For years Connie worked for Bill Allen and Dick Eflin at the Artichoke, waitressing, bookkeeping and then managing at the après-ski hotspot. Crested Butte was “a quiet little fantasy town,” she said. In the winters, with no sidewalk plowing, business owners dug tunnels through the snow to their front doors. Summers meant Gemini parties and community potlucks, with meat from the hunters and vegetables from the gardeners.
Connie met and married Michael Helland, a builder and fire department volunteer who became an architect and fire chief. As they raised their sons, Jesse, Cam and Peter, Connie did bookkeeping for Red Lady Realty and waited tables at Le Bosquet. When their sons began ski racing, she and Michael helped with the Crested Butte Ski Club, and she organized the group’s massive ski swap for a dozen years.
In 1990, Connie took the office job at the Crested Butte Community School (housed in what is now Town Hall), so her schedule would match her kids’. Teachers Carol Kastning, Cathy Sporcich, Nettie Kapushion, Nancy Vogel and Melissa Leftwich took her under their wings. At the time, Crested Butte had only a part-time principal, so often Connie was the only person in the office. “That’s why I started feeling like I was the boss,” she said, smiling. The building had one phone (on her desk) and bathrooms in the basement. Food was prepared in Gunnison and delivered to a room in the basement, where Connie marked on a piece of paper which kids ate school lunch. Reports were all done by hand.
Connie might not have been the official “boss,” but she became the face of the school, and then its heart. Her 24-year tenure spanned four principals and several building configurations, including classes in the old Depot; the current marshals’ building; and some leaky “modulars” prone to falling ceiling tiles.
She shepherded the school as it moved into its current building, reclaimed the high school grades, grew in enrollment from around 100 to almost 700, and faced increasingly complex technology and security protocols. “Connie was the glue that held the school together,” Charlotte said.
Connie helped staff and students face tragedy, when over the years the school lost two students and a teacher—”terrible things to happen in our small school,” she said.
While some aspects of her job grew more sophisticated, others did not: e.g., rescuing a girl’s precious bracelet from a (used) toilet, inadvertently locking herself on the roof while searching for a custodian, and helping the fourth-graders cope when Eddie the hamster met his accidental demise while a substitute was on duty the day before spring break. (Eddie discreetly lay in state in a well-sealed box in the freezer until teacher and students could give him a proper funeral after the break.) Through it all, Charlotte said, Connie remained “sweet, funny, vivacious, positive, thoughtful, sincere and adventurous.”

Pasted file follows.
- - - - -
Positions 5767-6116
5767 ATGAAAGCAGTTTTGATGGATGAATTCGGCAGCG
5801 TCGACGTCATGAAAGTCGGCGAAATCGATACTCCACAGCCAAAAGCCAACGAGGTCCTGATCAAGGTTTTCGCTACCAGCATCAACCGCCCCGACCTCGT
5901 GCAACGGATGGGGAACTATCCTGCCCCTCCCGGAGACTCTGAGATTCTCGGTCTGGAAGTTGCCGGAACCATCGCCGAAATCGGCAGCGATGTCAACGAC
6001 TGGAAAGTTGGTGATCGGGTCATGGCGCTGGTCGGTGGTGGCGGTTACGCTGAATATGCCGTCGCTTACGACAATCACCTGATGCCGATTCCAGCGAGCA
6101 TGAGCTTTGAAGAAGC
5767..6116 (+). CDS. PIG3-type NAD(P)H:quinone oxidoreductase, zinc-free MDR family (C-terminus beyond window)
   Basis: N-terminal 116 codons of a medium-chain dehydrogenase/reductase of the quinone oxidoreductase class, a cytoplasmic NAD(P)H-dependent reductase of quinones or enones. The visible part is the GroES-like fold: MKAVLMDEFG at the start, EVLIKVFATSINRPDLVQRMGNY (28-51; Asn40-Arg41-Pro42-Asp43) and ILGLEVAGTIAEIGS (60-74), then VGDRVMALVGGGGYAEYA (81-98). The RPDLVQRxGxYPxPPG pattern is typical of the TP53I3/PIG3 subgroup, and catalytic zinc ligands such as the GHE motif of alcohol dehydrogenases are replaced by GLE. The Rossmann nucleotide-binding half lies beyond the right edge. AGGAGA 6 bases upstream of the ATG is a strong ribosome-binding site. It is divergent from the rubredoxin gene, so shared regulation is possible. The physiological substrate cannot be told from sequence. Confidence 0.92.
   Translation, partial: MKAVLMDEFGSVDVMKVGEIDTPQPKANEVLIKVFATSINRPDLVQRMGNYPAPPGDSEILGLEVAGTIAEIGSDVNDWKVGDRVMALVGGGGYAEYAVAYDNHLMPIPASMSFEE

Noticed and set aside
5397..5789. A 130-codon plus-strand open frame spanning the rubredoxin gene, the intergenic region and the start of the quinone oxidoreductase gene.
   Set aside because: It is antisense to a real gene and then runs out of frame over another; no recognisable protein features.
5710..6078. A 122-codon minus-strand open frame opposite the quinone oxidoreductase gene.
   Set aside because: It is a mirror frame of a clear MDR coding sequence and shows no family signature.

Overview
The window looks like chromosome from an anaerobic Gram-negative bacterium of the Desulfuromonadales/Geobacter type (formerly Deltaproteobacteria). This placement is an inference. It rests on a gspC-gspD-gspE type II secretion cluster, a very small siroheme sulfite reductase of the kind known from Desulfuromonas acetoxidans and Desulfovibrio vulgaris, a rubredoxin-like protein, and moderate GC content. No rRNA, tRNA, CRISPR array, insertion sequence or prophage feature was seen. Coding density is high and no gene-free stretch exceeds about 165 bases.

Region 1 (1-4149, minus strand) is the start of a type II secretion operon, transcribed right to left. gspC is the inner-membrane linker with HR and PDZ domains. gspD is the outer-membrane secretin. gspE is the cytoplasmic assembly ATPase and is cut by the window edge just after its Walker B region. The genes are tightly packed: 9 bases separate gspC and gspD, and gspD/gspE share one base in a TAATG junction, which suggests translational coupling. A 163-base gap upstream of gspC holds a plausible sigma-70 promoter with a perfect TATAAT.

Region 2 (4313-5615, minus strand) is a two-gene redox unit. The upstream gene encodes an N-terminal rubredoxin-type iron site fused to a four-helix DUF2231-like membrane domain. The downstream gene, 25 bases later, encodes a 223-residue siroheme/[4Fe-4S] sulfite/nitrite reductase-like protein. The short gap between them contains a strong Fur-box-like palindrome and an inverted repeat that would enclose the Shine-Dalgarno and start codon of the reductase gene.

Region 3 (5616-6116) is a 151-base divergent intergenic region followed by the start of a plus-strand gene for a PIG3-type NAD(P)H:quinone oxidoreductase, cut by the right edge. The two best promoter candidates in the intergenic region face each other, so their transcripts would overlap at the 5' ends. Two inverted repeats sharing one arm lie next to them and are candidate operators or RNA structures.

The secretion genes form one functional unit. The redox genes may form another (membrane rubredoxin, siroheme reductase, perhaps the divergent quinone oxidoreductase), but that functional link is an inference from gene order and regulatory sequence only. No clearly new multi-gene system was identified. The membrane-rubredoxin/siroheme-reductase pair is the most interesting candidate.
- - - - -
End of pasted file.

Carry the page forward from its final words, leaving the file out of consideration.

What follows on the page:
Over the years, Connie learned to appreciate teamwork (“That’s what makes our school great”) and the rich dynamic that comes from differences in backgrounds, cultures and ways of learning. “Kids can be successful if you find their learning styles and zero in on their passion,” she said. One of her joys has been seeing Crested Butte’s young people thrive, in school or years afterward—”especially if you’ve seen them struggle or be unhappy. I’m really proud of our kids.”
Her job also deepened her patience and compassion. “Everybody who walks into the school has a story,” she said. “You have to know someone’s story to really understand.”
By necessity, Connie said, she also learned to laugh at herself. Like the time she announced over the PA system that payments were due for the low-cost ski passes for students taking a drug-free pledge. Somehow the words came out, “You must bring in your drug money tomorrow,” to which laughter echoed down the hallway—and past the visiting superintendent.
Connie regained her composure to end with her classic afternoon sign-off that so many are going to miss: “Be kind to each other, and see you mañana.”
With Connie’s retirement, the Hellands will move closer to their sons, daughter-in-law and grandson in Denver. In between family time and travels, Connie hopes to return often to Crested Butte, to ski, hike, see friends and perhaps visit the school.
“I’m going to miss the kids. And the teachers and staff; we know each other so well. And the unpredictability of each day,” she said.
Long after her departure, Connie’s influence will shape the school. As teacher Pat O’Neill said, “Connie’s positive impact at CBCS is profound… Connie made all of us better.”
Parent Jackie Velardi summed up many people’s feelings in a note about her long-time friend: “I’ve watched Connie grow into a woman of deep love and concern for our children, character, compassion, morals, faith, wisdom, humor and experience. She has walked the miles with an open heart to acquire these valuable assets and has freely given of them to CBCS. Our children have been the beneficiaries. How blessed our community is.”